Monday marks the debut of Paris climate change conference, which the U.N. hopes to turn into a global agreement on some of the most pressing issues of the day – global warming and greenhouse gas emissions.
But critics are not certain whether climate talks in Paris could make a real difference since past similar gatherings led to no positive results.
The last major UN gathering on climate change was held in Copenhagen six years ago. Back then, the entire world had high hopes that the issue may be finally tackled, but to anyone’s disappointment negotiations broke down.
In 2009, world leaders couldn’t reach an agreement on how, when, and by how much carbon emissions should be reduced. Analysts believe that Copenhagen negotiations utterly failed because there was no real pressure on participants to reach a consensus. Six years ago, it was more convenient to world leaders to disappoint a weak climate change movement, than to fall from fossil fuel industry’s graces.
Nevertheless, in the meantime context has changed. And the U.N. bets everything on this shift that this year’s climate talks would be a success. So, what has changed? In six years, the climate movement grew in size and is no longer a whim of a select few.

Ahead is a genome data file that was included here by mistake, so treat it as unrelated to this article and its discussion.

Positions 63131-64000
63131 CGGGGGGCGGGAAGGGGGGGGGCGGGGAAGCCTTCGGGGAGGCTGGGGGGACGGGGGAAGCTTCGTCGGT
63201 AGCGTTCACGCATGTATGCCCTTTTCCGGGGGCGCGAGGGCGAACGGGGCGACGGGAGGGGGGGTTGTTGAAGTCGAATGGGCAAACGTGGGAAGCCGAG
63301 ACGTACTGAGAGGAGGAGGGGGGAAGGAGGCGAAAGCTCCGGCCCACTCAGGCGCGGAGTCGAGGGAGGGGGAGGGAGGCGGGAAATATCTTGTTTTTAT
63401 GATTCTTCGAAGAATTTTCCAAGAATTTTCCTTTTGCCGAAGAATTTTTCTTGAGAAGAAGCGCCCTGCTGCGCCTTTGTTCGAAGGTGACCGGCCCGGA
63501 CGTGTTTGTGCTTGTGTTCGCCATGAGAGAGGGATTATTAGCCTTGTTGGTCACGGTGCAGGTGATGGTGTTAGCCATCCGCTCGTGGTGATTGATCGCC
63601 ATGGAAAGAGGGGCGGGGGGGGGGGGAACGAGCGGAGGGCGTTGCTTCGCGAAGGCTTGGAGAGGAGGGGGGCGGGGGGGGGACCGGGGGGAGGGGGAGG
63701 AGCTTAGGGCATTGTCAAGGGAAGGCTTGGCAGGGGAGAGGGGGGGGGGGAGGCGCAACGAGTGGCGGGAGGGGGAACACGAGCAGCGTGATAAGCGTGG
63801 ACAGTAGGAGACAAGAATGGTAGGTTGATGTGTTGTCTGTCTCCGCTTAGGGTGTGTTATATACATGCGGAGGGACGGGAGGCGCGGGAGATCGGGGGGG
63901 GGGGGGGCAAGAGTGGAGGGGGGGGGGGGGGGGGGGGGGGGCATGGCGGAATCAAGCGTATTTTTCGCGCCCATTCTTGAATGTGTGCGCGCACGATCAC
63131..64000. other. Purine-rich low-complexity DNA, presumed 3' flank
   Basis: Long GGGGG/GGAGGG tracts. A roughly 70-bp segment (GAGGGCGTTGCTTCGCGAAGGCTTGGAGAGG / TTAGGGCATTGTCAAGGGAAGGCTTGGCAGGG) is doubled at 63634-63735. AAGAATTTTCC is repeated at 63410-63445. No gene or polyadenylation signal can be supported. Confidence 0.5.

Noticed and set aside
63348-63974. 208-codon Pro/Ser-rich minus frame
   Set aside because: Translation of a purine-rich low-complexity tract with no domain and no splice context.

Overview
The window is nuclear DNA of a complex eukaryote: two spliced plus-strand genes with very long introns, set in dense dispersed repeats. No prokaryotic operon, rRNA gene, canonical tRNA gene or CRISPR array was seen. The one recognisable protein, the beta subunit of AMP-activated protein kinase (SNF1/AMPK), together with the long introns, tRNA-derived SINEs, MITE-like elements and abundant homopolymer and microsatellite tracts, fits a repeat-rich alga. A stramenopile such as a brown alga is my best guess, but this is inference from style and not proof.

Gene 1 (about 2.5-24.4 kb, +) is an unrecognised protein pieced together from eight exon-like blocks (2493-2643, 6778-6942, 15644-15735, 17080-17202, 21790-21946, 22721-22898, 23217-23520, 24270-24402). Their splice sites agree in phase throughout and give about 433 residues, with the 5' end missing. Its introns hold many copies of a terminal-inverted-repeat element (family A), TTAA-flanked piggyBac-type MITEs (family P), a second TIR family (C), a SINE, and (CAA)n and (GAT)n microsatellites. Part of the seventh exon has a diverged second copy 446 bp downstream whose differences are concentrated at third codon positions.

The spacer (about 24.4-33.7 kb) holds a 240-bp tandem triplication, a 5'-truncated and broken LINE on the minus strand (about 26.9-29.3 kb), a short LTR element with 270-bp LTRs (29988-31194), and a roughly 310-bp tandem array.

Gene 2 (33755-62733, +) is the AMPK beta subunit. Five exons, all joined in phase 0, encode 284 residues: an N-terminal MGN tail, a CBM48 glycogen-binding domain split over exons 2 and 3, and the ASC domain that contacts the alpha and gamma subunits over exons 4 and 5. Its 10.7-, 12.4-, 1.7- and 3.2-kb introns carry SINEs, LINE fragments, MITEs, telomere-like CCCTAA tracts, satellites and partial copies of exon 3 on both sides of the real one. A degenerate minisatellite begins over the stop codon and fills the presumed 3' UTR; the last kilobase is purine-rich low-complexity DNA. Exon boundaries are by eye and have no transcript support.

For instance, in 2014 New York saw 300,000 people gathered on the streets to ask from authorities action on climate change not just words. The movement was one of the largest in the last decade and prompted Obama to get in touch with the U.N. and pledge that the White House would ‘answer the call.’
A few weeks later, the U.S. reached a deal with China to curb carbon emissions to a certain limit. The agreement was the first of its kind for China and a promise for a stronger commitment for the U.S. The U.S. and China are currently the planet’s largest producers of greenhouse gas emissions.
But since 2009, climate movement is not the only thing that altered the context of climate talks. Clean energy technology is now more affordable and efficient. For example, price of solar panels plunged 80 percent in the last six years. Wind power has also saw some major advances that now allow entire countries such as Denmark to fulfill their energy needs from the breeze.
Additionally, clean energy can now be accessed by emerging markets, as well. China would rely less on coal in the coming years and is working on its clean energy infrastructure in a speedy manner.
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